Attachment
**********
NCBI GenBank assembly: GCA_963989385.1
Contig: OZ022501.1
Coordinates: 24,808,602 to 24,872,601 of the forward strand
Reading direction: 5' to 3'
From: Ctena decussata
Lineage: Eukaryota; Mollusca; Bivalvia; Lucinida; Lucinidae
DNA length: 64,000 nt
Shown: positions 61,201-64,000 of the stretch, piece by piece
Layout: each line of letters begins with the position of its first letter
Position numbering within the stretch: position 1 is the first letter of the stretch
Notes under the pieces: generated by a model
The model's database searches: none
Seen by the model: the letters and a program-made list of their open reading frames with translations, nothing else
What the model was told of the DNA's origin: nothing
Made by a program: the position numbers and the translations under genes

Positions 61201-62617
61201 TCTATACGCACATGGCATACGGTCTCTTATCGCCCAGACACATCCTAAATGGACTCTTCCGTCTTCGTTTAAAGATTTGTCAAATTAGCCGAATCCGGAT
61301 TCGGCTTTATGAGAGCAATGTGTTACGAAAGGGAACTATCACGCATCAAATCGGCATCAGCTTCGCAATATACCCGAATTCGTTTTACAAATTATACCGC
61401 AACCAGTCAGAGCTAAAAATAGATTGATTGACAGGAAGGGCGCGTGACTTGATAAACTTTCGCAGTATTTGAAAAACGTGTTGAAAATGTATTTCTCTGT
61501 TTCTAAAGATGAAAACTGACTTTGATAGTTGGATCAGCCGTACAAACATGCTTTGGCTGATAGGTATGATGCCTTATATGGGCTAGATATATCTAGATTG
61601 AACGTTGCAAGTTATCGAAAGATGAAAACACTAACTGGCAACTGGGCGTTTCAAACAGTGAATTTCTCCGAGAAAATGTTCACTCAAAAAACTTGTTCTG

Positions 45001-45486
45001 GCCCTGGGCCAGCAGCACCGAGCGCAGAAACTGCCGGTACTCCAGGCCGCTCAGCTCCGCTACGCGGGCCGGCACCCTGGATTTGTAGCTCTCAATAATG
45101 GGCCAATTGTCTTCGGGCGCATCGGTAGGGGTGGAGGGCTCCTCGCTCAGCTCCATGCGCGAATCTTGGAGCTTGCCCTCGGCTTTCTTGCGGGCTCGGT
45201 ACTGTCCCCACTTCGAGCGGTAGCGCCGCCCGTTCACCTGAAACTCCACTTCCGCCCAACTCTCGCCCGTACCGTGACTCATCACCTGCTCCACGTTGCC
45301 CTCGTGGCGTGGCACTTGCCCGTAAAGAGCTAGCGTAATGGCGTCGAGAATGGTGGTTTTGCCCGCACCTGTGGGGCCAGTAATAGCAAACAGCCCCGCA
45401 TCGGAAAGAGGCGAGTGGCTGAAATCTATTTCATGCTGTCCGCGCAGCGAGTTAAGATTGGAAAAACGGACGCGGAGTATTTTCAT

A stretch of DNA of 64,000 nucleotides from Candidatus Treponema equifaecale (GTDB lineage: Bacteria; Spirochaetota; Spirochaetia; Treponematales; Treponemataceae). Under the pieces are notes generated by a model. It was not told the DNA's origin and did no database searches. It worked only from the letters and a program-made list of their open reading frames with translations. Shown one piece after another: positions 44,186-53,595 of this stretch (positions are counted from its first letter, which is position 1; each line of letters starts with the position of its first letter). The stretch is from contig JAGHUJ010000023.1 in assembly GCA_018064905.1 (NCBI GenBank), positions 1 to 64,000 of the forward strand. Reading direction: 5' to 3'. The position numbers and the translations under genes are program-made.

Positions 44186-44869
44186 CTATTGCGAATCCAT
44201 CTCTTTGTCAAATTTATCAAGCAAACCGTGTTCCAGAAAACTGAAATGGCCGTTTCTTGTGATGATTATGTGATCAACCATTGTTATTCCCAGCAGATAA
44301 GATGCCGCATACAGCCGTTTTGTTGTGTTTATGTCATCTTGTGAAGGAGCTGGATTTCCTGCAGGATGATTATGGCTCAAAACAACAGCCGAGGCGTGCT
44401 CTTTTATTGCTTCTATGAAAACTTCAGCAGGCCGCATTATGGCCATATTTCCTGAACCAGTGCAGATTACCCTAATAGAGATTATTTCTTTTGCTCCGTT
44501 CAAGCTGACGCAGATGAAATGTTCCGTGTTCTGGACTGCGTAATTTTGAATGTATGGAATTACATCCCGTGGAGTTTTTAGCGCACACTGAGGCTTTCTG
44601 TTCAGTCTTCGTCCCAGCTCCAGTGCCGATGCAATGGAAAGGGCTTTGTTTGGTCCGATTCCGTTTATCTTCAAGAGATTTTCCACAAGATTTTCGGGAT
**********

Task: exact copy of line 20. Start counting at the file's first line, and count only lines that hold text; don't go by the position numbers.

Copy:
61501 TTCTAAAGATGAAAACTGACTTTGATAGTTGGATCAGCCGTACAAACATGCTTTGGCTGATAGGTATGATGCCTTATATGGGCTAGATATATCTAGATTG